Haye had been calling out Klitschko and his brother Wladimir for months, but ultimately refused to take the fight when if was offered. Povetkin was the mandatory challenger but backed out at the last minute when his team decided he wasn't ready for Klitschko.

Klitschko (40-2) recognized Briggs (51-5-1) as "one of the most serious pretenders to the title." Briggs won the WBO title with a 12th-round knockout of Sergei Liakhovich in November 2006, but lost the title in his first defense against Sultan Ibragimov eight months later.

Briggs promoter Gregory Cohen said for the 38-year-old asthmatic from New York this is "essentially his last opportunity, and I am certain he is going to make the most of it."

Briggs considered retirement in the wake of the Ibragimov defeat, saying he entered a "diet of cookies, doughnuts and fried chicken" that ballooned him to 335 pounds. It was Klitschko, he said, who inspired his return after the two met in a Los Angeles restaurant.

"I was fat and he touched my stomach. And in that moment right there I decided to come back," Briggs said. "He should have left me alone."

Source: NBC Sports

Monday, August 30, 2010

Germany, Ukraine Want To Modernise Gas Pipelines

BERLIN, Germany -- Germany and Ukraine want to work together to modernise gas pipelines in the former Soviet satellite state, the two countries' leaders said on Monday.

German Chancellor Angela Merkel welcomes Ukrainian President Viktor Yanukovych in Berlin on August 30, 2010.

At a joint news conference with Ukrainian President Viktor Yanukovich, German Chancellor Angela Merkel said the two countries would launch a business forum this autumn as a platform for the expansion of energy ties and German investment.

"In particular, the possibility should be discussed of how and to what extent Germany can play a constructive role in the restructuring of the Ukrainian gas market," Merkel said.

Ukraine runs the main transit route for Russian gas headed to Europe, and Kiev and Moscow have a history of gas pricing disputes that have disrupted European supplies.

However, those disputes took place amid badly strained relations between the Kremlin and Ukraine's pro-Western former President Viktor Yushchenko.

Yanukovich, who has tilted foreign policy sharply back towards Russia since taking office, said he had proposed certain plans to Merkel, but did not mention specifics.

"Ukraine wants to be, and will be, a dependable partner for both Russia, a gas supplier, and Europe, an end user," he said.

It was in Europe's interest to help modernise the pipelines in order to gain influence over their use, he added.

Yanukovich says that taking Ukraine into the European mainstream is the focus of his foreign policy.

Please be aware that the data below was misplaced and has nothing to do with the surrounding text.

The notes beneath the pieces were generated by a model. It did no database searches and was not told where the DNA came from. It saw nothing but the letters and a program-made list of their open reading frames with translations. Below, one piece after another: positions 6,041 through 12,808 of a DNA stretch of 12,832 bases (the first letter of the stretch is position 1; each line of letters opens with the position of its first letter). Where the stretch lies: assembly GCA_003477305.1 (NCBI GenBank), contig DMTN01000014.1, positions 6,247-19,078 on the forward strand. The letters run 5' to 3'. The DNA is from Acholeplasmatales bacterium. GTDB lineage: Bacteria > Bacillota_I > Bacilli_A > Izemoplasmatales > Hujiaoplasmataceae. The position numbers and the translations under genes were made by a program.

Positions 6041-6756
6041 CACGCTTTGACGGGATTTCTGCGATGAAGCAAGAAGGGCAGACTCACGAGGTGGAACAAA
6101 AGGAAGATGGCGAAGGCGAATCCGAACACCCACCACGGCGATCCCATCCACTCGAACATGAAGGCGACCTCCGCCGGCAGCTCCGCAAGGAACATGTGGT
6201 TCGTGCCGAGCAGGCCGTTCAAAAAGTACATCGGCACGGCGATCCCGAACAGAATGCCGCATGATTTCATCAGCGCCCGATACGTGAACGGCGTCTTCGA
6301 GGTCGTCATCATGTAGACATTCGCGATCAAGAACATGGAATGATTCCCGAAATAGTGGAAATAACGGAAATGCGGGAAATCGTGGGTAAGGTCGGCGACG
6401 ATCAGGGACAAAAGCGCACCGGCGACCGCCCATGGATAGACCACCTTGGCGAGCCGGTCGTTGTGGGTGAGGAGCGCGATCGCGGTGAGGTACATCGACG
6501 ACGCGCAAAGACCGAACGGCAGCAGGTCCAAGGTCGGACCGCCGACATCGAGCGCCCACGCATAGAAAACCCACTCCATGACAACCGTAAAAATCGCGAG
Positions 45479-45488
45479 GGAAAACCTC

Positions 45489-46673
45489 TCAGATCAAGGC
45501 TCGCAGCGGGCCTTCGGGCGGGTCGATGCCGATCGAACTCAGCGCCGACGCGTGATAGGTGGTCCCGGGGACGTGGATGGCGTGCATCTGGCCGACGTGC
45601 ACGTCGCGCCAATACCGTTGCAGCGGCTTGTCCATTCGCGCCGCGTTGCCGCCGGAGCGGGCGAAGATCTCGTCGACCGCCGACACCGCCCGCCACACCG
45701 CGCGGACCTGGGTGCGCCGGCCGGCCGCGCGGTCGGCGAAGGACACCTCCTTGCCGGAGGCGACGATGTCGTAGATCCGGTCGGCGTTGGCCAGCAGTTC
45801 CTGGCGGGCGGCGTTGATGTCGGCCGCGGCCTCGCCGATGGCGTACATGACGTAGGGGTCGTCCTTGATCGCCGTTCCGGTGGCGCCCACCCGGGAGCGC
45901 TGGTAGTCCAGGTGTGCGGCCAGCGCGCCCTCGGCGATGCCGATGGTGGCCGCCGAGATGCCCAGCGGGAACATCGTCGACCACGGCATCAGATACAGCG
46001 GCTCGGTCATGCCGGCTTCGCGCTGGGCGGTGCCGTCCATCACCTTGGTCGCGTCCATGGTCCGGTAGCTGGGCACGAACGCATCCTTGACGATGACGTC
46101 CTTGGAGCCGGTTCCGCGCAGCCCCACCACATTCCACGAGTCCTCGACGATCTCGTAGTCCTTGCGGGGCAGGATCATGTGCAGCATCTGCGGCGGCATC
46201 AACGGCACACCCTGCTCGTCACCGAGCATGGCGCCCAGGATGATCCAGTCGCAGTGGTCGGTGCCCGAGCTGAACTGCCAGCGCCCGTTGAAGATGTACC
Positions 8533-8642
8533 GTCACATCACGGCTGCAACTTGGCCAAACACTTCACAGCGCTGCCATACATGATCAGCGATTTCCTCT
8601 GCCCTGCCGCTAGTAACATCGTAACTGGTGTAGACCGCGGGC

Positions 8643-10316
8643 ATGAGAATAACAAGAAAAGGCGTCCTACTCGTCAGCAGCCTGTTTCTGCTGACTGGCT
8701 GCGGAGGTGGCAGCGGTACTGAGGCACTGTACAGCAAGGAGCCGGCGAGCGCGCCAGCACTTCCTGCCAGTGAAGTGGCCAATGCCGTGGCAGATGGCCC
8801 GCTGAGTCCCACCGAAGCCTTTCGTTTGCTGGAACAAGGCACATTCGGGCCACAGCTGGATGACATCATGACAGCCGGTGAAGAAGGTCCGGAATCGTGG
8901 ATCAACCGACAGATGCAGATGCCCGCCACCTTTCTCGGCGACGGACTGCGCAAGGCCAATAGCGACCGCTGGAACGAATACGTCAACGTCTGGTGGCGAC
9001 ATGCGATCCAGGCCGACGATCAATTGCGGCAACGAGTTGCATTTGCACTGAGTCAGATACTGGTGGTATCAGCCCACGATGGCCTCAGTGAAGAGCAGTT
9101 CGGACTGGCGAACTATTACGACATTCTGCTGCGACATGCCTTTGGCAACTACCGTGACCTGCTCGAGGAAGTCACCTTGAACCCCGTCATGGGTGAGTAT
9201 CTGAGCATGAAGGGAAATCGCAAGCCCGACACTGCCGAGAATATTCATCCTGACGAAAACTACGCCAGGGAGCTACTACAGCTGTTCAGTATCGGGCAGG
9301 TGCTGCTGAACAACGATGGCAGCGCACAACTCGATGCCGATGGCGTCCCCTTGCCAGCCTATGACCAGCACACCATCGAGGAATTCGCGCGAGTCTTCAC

Source: CNBC

Ukrainian President Pledges To Tackle ‘Ransacking’ Corruption

BERLIN, Germany -- Ukrainian President Viktor Yanukovych said the former Soviet republic needs to tackle corruption that’s “ransacking” the state’s budget in order to lure investors and forge ties with the European Union.

German Chancellor Angela Merkel with Ukrainian President Viktor Yanukovych during an official welcoming ceremony in Berlin on August 30.

The Ukrainian parliament will begin passing laws reforming the court system next month as a way to rebuild trust among international investors, Yanukovych said in a speech today in Berlin.

“Today we confront the terrible cases of corruption and the ransacking of the budget,” Yanukovych said. “The country cannot go on like this.”

During a meeting with German Chancellor Angela Merkel, Yanukovych said Ukraine would be a “trustworthy partner” for the west, citing disputes with Russia over natural gas that have disrupted deliveries to Europe twice since early in 2006.

Merkel took aim at Ukraine’s press freedoms, saying that “we still have questions” on the issue.

Yanukovych’s seven-month-old government has bolstered relations with Russia and scrapped policies of his Western- oriented predecessor, Viktor Yushchenko. Russian President Dmitry Medvedev in April cut Ukraine’s gas price by about 30 percent, while the Ukrainian government agreed to extend Russia’s lease on a naval port in the Black Sea.

Merkel said she supported an association treaty between the EU and Ukraine, which ships about 80 percent of Russia’s gas exports to Europe.

“We are obligated to find a solution that can really exclude any future instability as far as gas delivery is concerned,” Yanukovych said after meeting with Merkel.

Source: Bloomberg

Sunday, August 29, 2010

Kharkiv Airport Gets New Terminal